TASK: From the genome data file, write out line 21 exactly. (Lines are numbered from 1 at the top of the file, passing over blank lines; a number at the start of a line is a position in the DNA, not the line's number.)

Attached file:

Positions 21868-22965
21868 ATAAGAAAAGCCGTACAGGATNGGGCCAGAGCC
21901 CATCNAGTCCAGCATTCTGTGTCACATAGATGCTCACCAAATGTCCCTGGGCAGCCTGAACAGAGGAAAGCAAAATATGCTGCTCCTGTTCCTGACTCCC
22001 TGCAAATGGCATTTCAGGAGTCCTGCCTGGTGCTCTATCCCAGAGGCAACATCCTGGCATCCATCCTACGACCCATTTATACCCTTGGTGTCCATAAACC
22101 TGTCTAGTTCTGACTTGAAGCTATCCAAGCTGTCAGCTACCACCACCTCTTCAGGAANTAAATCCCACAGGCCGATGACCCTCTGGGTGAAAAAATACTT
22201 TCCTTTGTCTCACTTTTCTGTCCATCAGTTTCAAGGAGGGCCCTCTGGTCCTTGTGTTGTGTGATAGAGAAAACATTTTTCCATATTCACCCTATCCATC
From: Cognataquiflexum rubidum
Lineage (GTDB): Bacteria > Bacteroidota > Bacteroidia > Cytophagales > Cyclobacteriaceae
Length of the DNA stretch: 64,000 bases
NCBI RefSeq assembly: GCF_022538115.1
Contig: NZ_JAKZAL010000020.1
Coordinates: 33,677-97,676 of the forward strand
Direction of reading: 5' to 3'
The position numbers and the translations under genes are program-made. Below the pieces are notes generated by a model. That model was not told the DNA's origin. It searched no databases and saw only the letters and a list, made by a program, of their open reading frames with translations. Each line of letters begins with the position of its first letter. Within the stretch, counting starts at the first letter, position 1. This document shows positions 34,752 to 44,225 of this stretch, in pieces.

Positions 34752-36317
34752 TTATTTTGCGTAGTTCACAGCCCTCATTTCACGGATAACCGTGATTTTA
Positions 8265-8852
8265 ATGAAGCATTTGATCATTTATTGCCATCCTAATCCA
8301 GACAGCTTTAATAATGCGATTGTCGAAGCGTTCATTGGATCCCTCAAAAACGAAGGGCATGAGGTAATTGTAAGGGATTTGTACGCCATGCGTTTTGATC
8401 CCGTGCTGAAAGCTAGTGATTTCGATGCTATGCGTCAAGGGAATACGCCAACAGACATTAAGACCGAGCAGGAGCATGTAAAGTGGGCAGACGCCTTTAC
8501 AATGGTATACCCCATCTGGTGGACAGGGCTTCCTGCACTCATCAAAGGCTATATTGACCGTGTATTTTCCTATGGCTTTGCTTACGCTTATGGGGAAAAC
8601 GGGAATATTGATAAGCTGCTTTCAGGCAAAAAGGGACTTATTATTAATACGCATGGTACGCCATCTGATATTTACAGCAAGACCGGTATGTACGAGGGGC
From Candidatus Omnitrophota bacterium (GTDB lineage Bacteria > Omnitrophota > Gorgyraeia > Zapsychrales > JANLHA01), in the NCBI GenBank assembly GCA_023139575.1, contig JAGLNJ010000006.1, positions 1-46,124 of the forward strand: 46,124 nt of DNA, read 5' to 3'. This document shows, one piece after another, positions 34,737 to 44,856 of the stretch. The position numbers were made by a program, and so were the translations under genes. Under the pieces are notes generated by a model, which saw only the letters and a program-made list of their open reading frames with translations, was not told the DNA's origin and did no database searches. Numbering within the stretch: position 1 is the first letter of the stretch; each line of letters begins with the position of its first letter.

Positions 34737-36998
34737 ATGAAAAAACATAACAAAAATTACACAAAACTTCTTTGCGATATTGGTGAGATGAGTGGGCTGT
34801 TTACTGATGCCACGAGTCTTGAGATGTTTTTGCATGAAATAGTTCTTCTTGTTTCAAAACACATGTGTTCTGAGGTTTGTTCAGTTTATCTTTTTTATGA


8501 AATGGTATACCCCATCTGGTGGACAGGGCTTCCTGCACTCATCAAAGGCTATATTGACCGTGTATTTTCCTATGGCTTTGCTTACGCTTATGGGGAAAAC